nep-dem New Economics Papers
on Demographic Economics
Issue of 2022‒11‒28
two papers chosen by
Héctor Pifarré i Arolas
University of Wisconsin

  1. Understanding Geographic Disparities in Mortality By Jason Fletcher; Hans G. Schwarz; Michal Engelman; Norman Johnson; Jahn Hakes; Alberto Palloni
  2. Should Mothers Work? How Perceptions of the Social Norm Affect Individual Attitudes Toward Work in the U.S. By Patricia Cortés; Gizem Koşar; Jessica Pan; Basit Zafar

  1. By: Jason Fletcher; Hans G. Schwarz; Michal Engelman; Norman Johnson; Jahn Hakes; Alberto Palloni
    Abstract: A rich literature shows that early life conditions shape later life outcomes, including health and migration events. However, analyses of geographic disparities in mortality outcomes focus almost exclusively on contemporaneously measured geographic place (e.g., state of residence at death), thereby potentially conflating the role of early life conditions, migration patterns, and effects of destinations. We use the newly available Mortality Disparities in American Communities (MDAC) dataset, which links respondents in the 2008 ACS to official death records and estimate consequential differences by method of aggregation; the mean absolute deviation of the difference in life expectancy at age 50 measured by state of birth versus state of residence is 0.58 (0.50) years for men and 0.40 (0.29) years for women. These differences are also spatially clustered, and we show that regional inequality in life expectancy is higher based on life expectancies by state of birth, implying that interstate migration mitigates baseline geographical inequality in mortality outcomes. Finally, we assess how state-specific features of in-migration, out-migration, and non-migration together shape measures of mortality disparities by state (of residence), further demonstrating the difficulty of clearly interpreting these widely used measures.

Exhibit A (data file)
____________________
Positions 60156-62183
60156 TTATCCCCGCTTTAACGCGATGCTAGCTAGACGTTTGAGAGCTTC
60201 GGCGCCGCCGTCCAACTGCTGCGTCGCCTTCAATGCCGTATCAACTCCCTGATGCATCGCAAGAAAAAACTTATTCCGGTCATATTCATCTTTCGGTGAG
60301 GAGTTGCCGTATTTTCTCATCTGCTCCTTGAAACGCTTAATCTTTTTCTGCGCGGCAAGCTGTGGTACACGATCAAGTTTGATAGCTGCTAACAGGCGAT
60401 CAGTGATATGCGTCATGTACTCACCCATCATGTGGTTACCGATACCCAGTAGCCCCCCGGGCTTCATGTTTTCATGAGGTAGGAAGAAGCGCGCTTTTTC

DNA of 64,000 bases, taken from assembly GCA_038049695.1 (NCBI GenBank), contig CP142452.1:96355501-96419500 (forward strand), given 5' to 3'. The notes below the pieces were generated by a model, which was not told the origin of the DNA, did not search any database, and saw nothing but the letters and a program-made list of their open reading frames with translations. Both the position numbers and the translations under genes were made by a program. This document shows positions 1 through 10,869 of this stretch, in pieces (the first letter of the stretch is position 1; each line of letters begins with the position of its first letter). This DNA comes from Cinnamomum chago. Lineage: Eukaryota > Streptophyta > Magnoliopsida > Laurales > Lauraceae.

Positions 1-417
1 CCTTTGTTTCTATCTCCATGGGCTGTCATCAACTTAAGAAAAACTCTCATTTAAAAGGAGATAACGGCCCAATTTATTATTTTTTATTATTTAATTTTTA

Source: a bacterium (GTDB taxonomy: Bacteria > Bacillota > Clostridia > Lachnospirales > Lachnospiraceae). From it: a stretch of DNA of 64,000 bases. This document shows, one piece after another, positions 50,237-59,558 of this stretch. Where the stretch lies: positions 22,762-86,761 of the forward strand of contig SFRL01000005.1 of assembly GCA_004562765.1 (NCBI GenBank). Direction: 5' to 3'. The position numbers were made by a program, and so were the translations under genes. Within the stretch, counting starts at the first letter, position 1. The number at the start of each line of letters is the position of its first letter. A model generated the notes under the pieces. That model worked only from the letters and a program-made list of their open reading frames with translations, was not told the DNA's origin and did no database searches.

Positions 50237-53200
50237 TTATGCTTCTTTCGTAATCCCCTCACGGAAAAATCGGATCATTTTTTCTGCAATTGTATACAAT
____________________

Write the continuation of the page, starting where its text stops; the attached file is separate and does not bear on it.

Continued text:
JEL: I14 J0
    Date: 2022–10
  2. By: Patricia Cortés; Gizem Koşar; Jessica Pan; Basit Zafar
    Abstract: We study how peer beliefs shape individual attitudes toward maternal labor supply using realistic hypothetical scenarios that elicit recommendations on the labor supply choices of a mother with a young child and an information treatment embedded within representative surveys. Across the scenarios, we find that individuals systematically overestimate the extent of gender conservativeness of the people around them. Exposure to information on peer beliefs leads to a shift in recommendations, driven largely by information-based belief updating. The information treatment also increases (intended and actual) donations to a non-profit organization advocating for women in the workplace.
    JEL: J13 J16 J20 J22
    Date: 2022–10

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